• I don't know the relative timeline, but I don't see how it's relevant. Just that the comment was posted 2 days ago; plenty of time to fix the question. And had 20 upvotes so it's not like it was an inconsequential lost comment OP likely missed. – user5341 Feb 23 '16 at 12:23
  • OK, so we are back to Mad Scientist's point from comments of "it already had a quick answer". I understand that it's a valid point, but please note that the answer WAS also commented on immediately, pointing out that it didn't address the actual article claims. Also ignored. IMO, the existence of an answer not addressing the actual claim should have zero effect on how the question is treated, especially if it was clearly broadcast to them that they are not addressing the actual claim. – user5341 Feb 23 '16 at 12:27
  • @user5341 I made an edit to the question just after commenting, which went to review because I'm under 2k rep. I added fox news, instead of the plain link text, out of ignorance. It said fox, that's what I noticed. If that's incorrect then you should edit it. – fredsbend Feb 23 '16 at 15:19
  • I agree with you however. It seems odd that no one really cares that the question had the wrong claim. – fredsbend Feb 23 '16 at 15:20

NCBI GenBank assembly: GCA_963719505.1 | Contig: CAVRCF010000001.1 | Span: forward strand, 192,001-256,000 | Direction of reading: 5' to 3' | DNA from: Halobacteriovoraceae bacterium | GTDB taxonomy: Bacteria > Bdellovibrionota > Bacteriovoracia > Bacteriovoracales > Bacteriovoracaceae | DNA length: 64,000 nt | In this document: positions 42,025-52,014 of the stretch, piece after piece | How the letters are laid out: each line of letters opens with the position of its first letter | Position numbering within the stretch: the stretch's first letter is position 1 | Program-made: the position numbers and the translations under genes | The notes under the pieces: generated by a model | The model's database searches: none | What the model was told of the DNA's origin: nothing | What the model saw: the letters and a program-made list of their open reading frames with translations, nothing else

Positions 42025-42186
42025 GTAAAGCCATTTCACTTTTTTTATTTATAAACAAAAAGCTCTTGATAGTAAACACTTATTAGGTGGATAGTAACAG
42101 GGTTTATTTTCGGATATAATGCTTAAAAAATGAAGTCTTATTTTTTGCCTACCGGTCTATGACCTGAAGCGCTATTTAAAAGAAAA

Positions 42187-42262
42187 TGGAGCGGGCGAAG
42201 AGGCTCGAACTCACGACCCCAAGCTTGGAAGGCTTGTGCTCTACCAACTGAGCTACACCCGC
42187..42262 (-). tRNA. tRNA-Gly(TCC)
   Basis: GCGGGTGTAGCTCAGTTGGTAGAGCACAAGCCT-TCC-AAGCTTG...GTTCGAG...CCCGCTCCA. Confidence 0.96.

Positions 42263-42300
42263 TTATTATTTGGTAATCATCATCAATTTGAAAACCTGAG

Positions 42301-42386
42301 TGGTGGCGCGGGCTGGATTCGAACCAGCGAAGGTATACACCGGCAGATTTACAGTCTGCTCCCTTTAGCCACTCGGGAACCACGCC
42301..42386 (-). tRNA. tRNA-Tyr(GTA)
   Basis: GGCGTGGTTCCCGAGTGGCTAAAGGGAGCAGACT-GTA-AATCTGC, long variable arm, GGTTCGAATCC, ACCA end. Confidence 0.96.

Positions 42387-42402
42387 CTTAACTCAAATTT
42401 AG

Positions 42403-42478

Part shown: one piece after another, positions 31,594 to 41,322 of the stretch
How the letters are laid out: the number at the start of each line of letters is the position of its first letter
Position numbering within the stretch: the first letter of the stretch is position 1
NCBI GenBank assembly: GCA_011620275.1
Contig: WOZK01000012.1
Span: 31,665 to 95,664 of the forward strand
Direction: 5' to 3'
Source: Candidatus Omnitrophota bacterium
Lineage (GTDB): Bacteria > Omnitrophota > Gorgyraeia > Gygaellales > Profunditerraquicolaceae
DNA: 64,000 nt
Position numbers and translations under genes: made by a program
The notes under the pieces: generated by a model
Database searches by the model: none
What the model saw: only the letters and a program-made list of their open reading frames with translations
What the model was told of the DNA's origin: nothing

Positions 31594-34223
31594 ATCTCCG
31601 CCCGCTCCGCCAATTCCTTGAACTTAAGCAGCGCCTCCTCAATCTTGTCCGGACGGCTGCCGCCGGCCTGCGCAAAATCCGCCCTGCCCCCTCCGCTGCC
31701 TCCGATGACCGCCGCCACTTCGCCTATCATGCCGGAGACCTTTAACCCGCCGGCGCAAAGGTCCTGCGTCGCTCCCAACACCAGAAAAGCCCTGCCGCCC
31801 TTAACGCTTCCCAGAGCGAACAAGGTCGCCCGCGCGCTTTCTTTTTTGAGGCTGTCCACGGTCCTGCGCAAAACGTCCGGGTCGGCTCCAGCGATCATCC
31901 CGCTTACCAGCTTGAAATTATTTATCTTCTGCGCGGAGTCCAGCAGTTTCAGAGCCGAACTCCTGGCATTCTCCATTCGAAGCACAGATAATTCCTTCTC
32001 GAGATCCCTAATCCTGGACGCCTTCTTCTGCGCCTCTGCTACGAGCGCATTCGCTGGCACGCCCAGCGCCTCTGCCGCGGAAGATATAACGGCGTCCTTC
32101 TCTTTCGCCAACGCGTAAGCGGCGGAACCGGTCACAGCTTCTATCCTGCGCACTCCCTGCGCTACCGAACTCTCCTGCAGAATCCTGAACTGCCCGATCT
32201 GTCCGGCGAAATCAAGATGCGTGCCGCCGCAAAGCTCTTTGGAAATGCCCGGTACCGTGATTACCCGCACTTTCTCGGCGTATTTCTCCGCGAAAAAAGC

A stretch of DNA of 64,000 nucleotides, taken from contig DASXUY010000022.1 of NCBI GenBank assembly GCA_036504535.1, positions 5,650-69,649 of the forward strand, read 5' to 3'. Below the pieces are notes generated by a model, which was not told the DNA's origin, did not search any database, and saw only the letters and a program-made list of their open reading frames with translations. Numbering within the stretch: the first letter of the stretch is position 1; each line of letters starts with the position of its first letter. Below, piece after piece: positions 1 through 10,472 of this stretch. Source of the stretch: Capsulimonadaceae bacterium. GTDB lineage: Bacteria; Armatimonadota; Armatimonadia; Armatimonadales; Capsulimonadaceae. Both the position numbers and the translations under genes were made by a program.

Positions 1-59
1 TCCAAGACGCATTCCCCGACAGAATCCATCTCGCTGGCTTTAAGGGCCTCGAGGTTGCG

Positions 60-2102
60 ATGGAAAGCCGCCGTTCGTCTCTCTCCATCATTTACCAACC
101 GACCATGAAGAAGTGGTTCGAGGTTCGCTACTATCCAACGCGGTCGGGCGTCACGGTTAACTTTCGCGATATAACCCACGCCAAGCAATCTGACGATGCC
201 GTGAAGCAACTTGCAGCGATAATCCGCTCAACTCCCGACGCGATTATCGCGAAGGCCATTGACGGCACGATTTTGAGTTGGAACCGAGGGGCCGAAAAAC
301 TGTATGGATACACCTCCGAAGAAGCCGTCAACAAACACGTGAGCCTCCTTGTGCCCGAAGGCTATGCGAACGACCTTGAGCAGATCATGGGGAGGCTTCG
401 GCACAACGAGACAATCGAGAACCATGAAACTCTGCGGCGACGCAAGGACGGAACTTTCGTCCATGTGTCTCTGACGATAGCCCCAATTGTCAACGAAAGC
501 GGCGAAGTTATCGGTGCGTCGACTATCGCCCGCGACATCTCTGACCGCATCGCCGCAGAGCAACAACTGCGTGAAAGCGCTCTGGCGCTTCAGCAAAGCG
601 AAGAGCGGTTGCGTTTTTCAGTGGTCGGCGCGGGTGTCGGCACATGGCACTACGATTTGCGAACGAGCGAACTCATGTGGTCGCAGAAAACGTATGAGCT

• @user5341 I mean, if the claim was wrong, why not edit it yourself? I don't hover around this site 24 hours a day. Unless I'm recalling incorrectly, by the time I came back to the question, it already had a ton of votes - the answer too - so I accepted it and decided to leave it to the community. If there's a strawman it at least partly stands because you chose not to edit it. – Patrick87 Feb 23 '16 at 20:06
  • @patrick 1. It's generally considered bad form to drastically edit other people's questions retroactively. 2. Editing at this point is irrelevant. Should have been done 2 days ago – user5341 Feb 23 '16 at 22:06
  • @user5341: It seems to me the conflict between "considered bad form to drastically edit other people's questions retroactively" and "I don't know the relative timeline, but I don't see how it's relevant" is important here. It became bad form to edit this question very quickly - before anyone even noticed there was a problem. By the time we did, it was too late. – Oddthinking Feb 23 '16 at 23:34
  • @Oddthinking - You have an option I as a user don't have - to delete the answer (thus making any edits non-retroactive, because there's no existing answer to invalidate). – user5341 Feb 23 '16 at 23:44